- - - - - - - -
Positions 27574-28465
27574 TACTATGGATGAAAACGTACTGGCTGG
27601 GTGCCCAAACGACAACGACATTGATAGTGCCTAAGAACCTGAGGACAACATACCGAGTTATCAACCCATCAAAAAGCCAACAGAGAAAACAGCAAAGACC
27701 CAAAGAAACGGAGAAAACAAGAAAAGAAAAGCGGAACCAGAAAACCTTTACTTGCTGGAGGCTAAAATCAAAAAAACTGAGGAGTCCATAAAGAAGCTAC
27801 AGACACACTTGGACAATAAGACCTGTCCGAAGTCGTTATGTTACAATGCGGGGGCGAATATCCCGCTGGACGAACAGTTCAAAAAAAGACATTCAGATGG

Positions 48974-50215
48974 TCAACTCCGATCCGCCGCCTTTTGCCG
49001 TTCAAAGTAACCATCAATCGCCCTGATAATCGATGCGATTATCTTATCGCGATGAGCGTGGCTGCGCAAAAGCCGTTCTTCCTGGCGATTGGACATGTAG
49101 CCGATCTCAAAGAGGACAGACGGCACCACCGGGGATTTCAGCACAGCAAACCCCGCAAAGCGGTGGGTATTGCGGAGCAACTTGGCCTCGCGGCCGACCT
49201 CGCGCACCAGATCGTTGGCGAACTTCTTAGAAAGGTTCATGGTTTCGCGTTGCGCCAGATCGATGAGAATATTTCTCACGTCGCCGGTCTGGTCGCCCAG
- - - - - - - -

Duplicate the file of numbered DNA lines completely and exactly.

Positions 27574-28465
27574 TACTATGGATGAAAACGTACTGGCTGG
27601 GTGCCCAAACGACAACGACATTGATAGTGCCTAAGAACCTGAGGACAACATACCGAGTTATCAACCCATCAAAAAGCCAACAGAGAAAACAGCAAAGACC
27701 CAAAGAAACGGAGAAAACAAGAAAAGAAAAGCGGAACCAGAAAACCTTTACTTGCTGGAGGCTAAAATCAAAAAAACTGAGGAGTCCATAAAGAAGCTAC
27801 AGACACACTTGGACAATAAGACCTGTCCGAAGTCGTTATGTTACAATGCGGGGGCGAATATCCCGCTGGACGAACAGTTCAAAAAAAGACATTCAGATGG

Positions 48974-50215
48974 TCAACTCCGATCCGCCGCCTTTTGCCG
49001 TTCAAAGTAACCATCAATCGCCCTGATAATCGATGCGATTATCTTATCGCGATGAGCGTGGCTGCGCAAAAGCCGTTCTTCCTGGCGATTGGACATGTAG
49101 CCGATCTCAAAGAGGACAGACGGCACCACCGGGGATTTCAGCACAGCAAACCCCGCAAAGCGGTGGGTATTGCGGAGCAACTTGGCCTCGCGGCCGACCT
49201 CGCGCACCAGATCGTTGGCGAACTTCTTAGAAAGGTTCATGGTTTCGCGTTGCGCCAGATCGATGAGAATATTTCTCACGTCGCCGGTCTGGTCGCCCAG